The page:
carbon dioxide by 2010 from 1990
levels.
This is a summary of the steps taken by
Nestl UK since 1994 to reduce green-
house gas emissions:
the replacement of a coal-fired
steam raising plant with a gas-fired
combined heat and power plant
at York, saving 45,000 tonnes of
CO
2
per year
similar changes at Dalston - saving
24,000 tonnes
Ashbourne - saving 9,000 tonnes
Fawdon - saving 12,500 tonnes.
All figures shown relate to savings
made per year.
As a company which produces
frozen, chilled and other
perishable foods, refrig-
eration is essential to
many parts of
Nestls production
and distribution sys-
tems. Nestl is pro-
gressively cutting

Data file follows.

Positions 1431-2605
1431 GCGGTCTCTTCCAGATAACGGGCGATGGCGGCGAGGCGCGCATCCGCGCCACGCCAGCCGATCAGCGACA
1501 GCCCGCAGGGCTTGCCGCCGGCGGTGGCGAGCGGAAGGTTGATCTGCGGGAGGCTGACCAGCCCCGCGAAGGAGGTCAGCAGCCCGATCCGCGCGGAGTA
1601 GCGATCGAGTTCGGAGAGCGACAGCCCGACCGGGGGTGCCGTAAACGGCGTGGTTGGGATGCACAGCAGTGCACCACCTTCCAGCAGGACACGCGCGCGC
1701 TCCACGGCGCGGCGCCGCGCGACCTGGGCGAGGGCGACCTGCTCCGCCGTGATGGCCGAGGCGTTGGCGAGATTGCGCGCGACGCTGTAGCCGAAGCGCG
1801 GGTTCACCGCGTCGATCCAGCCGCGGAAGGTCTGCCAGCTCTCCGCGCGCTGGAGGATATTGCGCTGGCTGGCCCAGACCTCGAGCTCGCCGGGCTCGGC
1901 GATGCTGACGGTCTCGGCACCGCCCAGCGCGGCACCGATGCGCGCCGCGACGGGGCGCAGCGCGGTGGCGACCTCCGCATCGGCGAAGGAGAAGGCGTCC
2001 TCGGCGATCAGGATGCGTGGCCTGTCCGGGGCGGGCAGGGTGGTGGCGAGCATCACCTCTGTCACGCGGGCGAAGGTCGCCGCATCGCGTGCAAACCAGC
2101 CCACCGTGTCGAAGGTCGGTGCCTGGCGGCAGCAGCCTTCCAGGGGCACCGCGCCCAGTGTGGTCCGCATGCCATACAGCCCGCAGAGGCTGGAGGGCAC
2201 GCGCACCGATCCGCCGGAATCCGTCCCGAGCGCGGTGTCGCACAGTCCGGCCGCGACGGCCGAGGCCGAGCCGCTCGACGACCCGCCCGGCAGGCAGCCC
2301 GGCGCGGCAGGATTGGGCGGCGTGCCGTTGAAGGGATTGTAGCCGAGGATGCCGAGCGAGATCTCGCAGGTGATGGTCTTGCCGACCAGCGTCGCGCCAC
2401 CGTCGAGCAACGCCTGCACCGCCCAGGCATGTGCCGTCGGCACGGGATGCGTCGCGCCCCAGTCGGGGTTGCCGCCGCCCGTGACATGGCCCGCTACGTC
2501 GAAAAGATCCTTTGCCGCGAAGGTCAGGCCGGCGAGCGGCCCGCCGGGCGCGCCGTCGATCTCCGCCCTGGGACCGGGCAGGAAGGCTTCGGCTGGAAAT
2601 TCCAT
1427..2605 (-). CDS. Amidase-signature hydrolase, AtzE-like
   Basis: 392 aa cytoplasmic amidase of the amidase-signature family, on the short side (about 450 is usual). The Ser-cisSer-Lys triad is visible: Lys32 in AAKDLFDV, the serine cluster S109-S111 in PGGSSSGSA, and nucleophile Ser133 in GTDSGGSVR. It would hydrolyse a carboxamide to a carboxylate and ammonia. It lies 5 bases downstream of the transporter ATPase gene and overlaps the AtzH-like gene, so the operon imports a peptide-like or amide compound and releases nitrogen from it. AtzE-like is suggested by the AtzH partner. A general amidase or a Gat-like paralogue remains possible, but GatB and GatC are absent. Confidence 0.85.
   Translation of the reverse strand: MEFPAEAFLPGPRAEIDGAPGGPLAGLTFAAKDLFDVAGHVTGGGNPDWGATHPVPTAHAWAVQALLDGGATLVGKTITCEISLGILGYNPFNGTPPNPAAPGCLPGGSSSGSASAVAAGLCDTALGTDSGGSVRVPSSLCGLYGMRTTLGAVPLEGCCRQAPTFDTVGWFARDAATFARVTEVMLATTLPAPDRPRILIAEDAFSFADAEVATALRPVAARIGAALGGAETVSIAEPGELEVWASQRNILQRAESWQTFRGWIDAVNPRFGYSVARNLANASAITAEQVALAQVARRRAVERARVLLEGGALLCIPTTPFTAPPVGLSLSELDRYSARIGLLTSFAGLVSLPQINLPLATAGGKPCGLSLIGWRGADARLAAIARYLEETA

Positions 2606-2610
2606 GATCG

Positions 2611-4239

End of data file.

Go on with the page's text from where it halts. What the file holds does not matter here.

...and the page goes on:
refriger ant s t hat
ar e potentially
harmful to the envi-
ronment. In the late
1980s a survey indi-
cated that up to 10%
of refrigerants used by
the company in the UK
were CFCs. The decision
was made to phase out CFCs
in all but small, hermetically
sealed systems and today this pro-
gramme is complete.
Nestl Policy and the Environment
Protection Act all forbid the deliberate
discharge of refrigerants into the
atmosphere. Where refrigerant has to
be removed from a system and cannot
be immediately reused, it is recovered
and sent for recycling or disposal by
suitably qualified companies.
Audit: Listing and measuring results,
in order to check on performance.
Continuous improvement: Based
on the Japanese notion of Kaizen of
continually seeking small incremental
steps to improve products, processes
and ways of working.
Culture: The typical pattern or way
of doing things in an organisation.
Drivers: The underlying forces that
prompt and lead change.
Environment Protection Act: UK